A unit of Investigative Reporters and Editors (IRE), the National Institute for Computer-Assisted Reporting (or NICAR) manages a database library that includes data on federal spending and federal contacts, but does not specify which projects are funded by the stimulus. NICAR provides access to cleaned data from the Census Bureau’s Federal Assistance Awards Data Set (FAADS), which contains information on federal grants, as well as the Federal Procurement Data Set (FPDS), administered by the General Service Administration, which has extensive information on federal contracts. These two data sets include all federal spending related to the stimulus, as well as other federal spending. While comprehensive, FAADS has a long lag time for reporting and its data can be months old. FPDS is updated quarterly. Given the lag time on the FAADS, the fact that neither FAADS nor FPDS identify stimulus projects, and the government’s plans to improve federal spending reporting through Recovery.gov, these datasets may not be useful to reporters wishing to cover the stimulus per say, but are helpful in covering government spending generally. NICAR makes both sets of data available to journalists for a fee, and offers help managing it.

The Tax Policy Center’s’s Report Card explains and rates the tax breaks included in the stimulus. The Report Card has an explanation of current law and the stimulus changes, a discussion of the tax break’s impact, and a subjective grade for each tax proposal included in the stimulus, which will amount to over $200 billion in funding over the life of the program.

The TPC provides detailed commentary on the stimulus tax provision, but doesn’t include information that would allow journalists to localize stimulus tax coverage. Reporters can use the TPC to learn about the tax issues, but will have to use other methods to report on local issues relating to the tax changes.


And then there are the blogs. We’ve sifted through the angry, guerrilla ex-banker musings (as well as some less angry ones) and picked our favorites.

A Goldman veteran who goes by Yves Smith comments on economic and finance news at Naked Capitalism, with super-long posts critiquing coverage. Bonus: mixed into the stinging commentary are animal pics as “antidotes du jour.”

Barry Ritholtz launched finance blog The Big Picture in 2003, back when Word Press was barely beta. (Remember those days?) The site as it is today features regular posts, mostly by Ritholtz, Peter Boockvar’s “Macro Notes” (or commentary on the day’s news releases), and links to relevant videos and his (well-received) book, Bailout Nation. As a day job, Ritholtz runs an online quantitative research firm; he’s also a TV/radio frequent commentator on economic data and financial markets.

Paul Kedrosky, tech entrepreneur and strategist, muses on technology, finance, venture capital and money culture at Infectious Greed. Kedrosky cuts through general money world and blogosphere clutter for a well-curated read, providing Infectious Greed visitors with lists of “Readings” and “Weekend Reading” (links to top stories so you don’t have to find them yourself), alongside provocative blog posts. Or even better, sometimes he gets “other smart people” to go to “interesting-looking conferences” and report back—in abbreviated, easy to digest form—as he does with the Economist’s Buttonwood Conference here here. Also, he loves graphs and visual maps.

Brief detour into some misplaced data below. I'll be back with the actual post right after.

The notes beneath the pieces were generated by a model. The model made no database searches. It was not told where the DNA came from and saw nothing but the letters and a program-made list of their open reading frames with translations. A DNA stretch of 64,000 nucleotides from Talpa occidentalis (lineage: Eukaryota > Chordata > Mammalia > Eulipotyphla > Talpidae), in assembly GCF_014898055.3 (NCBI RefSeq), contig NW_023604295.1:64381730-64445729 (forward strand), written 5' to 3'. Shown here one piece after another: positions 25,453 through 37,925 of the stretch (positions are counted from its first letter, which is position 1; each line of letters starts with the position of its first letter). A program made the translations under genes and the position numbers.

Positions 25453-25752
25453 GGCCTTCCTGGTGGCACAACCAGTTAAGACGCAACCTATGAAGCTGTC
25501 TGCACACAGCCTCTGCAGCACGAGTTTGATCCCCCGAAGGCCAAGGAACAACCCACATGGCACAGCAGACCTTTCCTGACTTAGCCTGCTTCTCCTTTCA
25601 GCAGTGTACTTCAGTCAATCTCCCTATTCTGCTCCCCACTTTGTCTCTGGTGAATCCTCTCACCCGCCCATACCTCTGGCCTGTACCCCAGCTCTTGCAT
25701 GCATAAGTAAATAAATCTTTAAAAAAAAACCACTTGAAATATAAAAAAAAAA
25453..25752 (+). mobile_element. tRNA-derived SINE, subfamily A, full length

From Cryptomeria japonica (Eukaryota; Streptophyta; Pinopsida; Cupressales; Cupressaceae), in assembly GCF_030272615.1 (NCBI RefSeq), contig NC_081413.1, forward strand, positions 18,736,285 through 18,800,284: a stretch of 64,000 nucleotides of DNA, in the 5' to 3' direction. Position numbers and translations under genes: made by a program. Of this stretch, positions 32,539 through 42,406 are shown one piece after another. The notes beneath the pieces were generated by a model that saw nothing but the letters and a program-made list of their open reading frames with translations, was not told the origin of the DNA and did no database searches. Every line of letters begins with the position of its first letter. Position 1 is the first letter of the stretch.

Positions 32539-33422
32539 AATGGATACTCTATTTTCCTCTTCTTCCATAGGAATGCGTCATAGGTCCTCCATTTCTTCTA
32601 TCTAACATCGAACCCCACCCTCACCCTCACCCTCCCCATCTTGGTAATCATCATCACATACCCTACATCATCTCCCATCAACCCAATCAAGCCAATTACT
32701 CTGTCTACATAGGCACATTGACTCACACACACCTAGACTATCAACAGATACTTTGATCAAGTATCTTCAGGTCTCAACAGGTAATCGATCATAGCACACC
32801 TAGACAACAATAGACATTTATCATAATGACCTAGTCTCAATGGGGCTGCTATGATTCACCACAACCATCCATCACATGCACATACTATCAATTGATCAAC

Lauded as a top economics blog by The Wall Street Journal, CNN and others,
Angry Bear is run by several Ph.D economists, who provide individual takes on topics ranging from world trade to government regulation. The contributors come from different backgrounds—one’s an ex-biologist, for example, another is a law professor—which results in a healthy range of prospectives and posts.

Calculated Risk covers finance and economics and is run by Bill McBride (co-blogged from 2006 to 2008 by the late Tanta, aka Doris Dungey, an 20-year veteran of mortgage banking). Recognized as “indispensable” and “prescient,” Calculated Risk was one of the first to write about the U.S. housing bubble and it remains a top-visited econ site by traffic.

The recent, shadowy subject of a long New York profile, financial blog Zero Hedge has made a name for itself by posting reports (news to some, conspiracy theories to others) that sometimes seem wildly out there—until they sometimes prove true. (See: potential abuses of high-frequency trading at Goldman Sachs.) Zero Hedge is run by an ex-broker, Dan Ivandjiiski, under the blogonym “Tyler Durden”—the narrator’s alter ego in the novel “Fight Club,” played by Brad Pitt in David Fincher’s cultishly followed film adaptation. (The name Zero Hedge comes from a “Fight Club” quote: “On a long enough timeline, the survival rate for everyone drops to zero.”) It’s aggressive in its reporting and theorizing, and decidedly anti-establishment—reasons why it’s a blog to keep an eye on.

Jaimie Dougherty is a graduate student at Columbia's School for International and Public Affairs.